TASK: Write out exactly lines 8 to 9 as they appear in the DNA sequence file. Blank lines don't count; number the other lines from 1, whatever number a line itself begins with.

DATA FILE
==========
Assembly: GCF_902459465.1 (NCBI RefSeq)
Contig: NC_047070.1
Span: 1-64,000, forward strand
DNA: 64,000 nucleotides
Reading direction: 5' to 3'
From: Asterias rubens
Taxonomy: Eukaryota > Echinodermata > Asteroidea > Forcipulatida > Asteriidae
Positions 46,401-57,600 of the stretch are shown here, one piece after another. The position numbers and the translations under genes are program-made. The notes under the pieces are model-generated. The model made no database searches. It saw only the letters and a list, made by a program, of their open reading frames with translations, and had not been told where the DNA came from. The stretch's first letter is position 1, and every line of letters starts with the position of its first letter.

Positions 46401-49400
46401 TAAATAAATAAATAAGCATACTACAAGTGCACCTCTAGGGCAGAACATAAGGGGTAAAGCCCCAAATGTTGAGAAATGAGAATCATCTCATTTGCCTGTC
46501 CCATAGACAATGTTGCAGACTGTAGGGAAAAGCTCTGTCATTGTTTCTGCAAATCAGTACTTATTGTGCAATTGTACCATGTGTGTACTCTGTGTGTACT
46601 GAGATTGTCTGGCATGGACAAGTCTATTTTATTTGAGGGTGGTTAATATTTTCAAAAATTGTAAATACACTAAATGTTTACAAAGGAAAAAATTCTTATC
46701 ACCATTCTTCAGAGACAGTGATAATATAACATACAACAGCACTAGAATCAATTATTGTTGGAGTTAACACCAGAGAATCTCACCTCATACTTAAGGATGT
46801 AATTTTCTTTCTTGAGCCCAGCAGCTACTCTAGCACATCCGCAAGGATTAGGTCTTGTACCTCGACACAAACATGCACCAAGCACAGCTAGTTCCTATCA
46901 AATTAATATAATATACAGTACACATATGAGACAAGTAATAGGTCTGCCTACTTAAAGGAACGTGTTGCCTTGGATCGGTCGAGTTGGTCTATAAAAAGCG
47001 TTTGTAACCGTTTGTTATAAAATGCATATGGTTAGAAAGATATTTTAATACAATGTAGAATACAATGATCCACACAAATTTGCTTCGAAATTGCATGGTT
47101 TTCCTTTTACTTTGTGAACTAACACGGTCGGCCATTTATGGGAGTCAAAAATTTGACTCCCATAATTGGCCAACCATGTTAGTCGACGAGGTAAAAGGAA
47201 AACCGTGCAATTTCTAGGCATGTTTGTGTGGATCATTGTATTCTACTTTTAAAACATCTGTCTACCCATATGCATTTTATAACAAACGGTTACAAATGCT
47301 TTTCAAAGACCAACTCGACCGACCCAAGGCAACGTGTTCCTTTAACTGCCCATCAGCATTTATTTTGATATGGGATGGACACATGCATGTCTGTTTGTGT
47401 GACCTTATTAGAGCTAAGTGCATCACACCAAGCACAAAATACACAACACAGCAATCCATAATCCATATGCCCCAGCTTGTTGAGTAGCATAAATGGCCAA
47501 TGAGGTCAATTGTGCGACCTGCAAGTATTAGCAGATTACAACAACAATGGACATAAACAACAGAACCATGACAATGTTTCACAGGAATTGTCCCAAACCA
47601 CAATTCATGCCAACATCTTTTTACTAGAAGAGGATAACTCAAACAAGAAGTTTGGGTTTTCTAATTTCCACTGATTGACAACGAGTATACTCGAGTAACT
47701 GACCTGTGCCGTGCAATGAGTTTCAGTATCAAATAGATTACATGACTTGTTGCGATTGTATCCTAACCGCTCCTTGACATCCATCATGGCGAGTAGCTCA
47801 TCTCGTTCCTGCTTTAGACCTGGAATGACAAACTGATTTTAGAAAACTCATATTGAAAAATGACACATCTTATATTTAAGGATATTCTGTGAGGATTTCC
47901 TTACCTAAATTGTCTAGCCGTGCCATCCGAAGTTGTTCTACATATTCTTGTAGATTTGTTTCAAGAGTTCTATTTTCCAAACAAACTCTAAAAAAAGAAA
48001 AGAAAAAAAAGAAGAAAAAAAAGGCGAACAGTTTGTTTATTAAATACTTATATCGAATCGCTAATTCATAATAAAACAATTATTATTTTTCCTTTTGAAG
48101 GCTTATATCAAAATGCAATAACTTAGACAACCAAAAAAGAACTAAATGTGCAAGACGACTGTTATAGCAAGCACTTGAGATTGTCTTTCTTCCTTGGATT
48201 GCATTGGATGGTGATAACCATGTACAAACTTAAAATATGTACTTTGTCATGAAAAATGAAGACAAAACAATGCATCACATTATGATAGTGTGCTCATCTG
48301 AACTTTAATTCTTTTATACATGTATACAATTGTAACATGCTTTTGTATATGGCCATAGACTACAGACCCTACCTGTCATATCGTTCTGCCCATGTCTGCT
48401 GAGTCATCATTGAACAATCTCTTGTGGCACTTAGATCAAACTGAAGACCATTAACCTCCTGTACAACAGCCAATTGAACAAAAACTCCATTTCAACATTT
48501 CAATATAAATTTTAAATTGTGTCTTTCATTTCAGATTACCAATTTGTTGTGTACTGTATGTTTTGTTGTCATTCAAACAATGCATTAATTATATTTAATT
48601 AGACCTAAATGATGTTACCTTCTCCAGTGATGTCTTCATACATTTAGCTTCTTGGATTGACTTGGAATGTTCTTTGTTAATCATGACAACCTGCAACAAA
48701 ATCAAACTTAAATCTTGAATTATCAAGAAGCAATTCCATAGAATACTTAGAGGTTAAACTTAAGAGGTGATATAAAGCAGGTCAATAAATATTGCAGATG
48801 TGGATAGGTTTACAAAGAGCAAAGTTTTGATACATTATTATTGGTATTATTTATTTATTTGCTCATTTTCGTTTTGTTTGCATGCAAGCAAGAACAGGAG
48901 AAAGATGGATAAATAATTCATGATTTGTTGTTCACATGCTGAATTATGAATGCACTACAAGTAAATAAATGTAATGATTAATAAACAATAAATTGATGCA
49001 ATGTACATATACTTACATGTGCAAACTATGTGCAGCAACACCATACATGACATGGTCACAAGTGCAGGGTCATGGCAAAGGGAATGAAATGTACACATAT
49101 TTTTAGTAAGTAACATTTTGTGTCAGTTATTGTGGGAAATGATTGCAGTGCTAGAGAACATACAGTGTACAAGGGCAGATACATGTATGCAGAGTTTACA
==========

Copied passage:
Positions 46,401-57,600 of the stretch are shown here, one piece after another. The position numbers and the translations under genes are program-made. The notes under the pieces are model-generated. The model made no database searches. It saw only the letters and a list, made by a program, of their open reading frames with translations, and had not been told where the DNA came from. The stretch's first letter is position 1, and every line of letters starts with the position of its first letter.

Positions 46401-49400